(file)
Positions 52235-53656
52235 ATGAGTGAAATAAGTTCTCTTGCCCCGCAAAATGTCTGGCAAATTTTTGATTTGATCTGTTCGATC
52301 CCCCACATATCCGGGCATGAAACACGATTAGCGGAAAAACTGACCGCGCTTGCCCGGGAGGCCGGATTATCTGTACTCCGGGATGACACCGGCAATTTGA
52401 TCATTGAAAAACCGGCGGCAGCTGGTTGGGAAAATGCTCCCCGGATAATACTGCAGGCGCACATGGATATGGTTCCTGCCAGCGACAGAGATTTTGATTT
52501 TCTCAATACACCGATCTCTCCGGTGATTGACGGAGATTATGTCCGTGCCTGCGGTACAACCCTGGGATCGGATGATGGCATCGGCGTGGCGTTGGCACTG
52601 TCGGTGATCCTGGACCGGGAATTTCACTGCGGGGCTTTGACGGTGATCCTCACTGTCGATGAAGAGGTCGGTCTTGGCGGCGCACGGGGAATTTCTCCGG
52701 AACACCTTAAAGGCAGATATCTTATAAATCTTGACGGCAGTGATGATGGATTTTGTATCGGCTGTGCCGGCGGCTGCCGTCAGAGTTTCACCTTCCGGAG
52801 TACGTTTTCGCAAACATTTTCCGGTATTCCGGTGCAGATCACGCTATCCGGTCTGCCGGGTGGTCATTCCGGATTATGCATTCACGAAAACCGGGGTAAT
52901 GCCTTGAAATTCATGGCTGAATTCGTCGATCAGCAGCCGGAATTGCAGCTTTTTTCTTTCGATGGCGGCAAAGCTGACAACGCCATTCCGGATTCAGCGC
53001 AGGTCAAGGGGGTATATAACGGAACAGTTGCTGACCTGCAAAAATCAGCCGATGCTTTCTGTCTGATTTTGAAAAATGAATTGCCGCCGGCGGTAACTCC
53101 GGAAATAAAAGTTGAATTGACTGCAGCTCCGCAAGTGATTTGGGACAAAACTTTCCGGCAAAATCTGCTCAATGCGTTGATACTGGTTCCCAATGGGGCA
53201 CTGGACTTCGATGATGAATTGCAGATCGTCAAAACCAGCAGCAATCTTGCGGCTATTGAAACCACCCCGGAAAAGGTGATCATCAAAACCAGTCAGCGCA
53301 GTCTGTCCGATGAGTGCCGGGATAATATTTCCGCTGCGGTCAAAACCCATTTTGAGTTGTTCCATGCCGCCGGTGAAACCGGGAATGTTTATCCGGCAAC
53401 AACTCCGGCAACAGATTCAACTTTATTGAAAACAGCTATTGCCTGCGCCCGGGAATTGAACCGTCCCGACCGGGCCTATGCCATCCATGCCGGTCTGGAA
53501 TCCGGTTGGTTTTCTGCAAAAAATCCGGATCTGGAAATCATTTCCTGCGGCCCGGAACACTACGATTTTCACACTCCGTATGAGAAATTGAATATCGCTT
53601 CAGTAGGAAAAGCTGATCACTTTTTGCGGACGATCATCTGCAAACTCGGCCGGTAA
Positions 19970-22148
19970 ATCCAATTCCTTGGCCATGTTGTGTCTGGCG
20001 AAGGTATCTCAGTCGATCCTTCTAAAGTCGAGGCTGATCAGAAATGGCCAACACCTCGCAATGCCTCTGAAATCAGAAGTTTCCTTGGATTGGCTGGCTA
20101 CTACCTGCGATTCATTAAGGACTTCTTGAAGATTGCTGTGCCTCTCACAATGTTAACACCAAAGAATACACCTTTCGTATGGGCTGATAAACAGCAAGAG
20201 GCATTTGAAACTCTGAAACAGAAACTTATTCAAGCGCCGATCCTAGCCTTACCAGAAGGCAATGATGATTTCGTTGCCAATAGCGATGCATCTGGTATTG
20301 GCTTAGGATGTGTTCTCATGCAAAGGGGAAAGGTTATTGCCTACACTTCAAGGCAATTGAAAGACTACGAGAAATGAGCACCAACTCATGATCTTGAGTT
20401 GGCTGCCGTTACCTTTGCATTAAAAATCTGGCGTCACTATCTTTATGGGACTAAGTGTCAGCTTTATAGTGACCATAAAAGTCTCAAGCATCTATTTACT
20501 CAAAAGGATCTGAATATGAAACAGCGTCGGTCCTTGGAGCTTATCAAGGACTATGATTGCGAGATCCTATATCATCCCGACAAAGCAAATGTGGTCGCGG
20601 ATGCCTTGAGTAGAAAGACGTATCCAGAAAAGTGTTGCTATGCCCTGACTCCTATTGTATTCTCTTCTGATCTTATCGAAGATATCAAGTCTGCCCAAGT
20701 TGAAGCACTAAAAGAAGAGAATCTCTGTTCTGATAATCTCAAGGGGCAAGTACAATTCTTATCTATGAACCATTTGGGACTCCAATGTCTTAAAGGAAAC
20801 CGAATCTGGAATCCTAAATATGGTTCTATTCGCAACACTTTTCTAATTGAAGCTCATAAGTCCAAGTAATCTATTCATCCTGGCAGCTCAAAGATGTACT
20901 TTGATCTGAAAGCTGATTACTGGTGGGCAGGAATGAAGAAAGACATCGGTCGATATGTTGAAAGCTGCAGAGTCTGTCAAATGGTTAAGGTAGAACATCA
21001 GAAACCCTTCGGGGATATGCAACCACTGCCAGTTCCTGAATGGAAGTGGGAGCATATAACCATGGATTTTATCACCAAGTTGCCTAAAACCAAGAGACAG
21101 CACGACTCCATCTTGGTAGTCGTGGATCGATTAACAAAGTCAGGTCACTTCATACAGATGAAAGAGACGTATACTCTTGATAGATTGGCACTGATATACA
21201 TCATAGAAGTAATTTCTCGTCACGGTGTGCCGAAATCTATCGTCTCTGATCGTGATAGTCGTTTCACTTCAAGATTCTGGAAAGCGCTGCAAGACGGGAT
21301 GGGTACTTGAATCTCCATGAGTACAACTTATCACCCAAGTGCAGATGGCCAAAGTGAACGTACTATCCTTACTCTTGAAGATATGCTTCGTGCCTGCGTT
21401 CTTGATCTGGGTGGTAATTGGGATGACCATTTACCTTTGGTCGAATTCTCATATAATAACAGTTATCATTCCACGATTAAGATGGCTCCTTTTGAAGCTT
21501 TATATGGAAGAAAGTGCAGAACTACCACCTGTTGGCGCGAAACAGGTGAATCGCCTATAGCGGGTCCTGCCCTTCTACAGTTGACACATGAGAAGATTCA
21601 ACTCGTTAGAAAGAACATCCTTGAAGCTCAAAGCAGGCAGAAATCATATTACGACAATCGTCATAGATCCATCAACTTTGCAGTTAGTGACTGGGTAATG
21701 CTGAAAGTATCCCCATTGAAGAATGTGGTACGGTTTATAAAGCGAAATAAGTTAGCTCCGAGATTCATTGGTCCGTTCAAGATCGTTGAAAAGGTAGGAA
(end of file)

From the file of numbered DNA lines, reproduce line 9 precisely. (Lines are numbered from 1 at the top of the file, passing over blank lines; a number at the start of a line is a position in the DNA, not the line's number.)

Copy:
52901 GCCTTGAAATTCATGGCTGAATTCGTCGATCAGCAGCCGGAATTGCAGCTTTTTTCTTTCGATGGCGGCAAAGCTGACAACGCCATTCCGGATTCAGCGC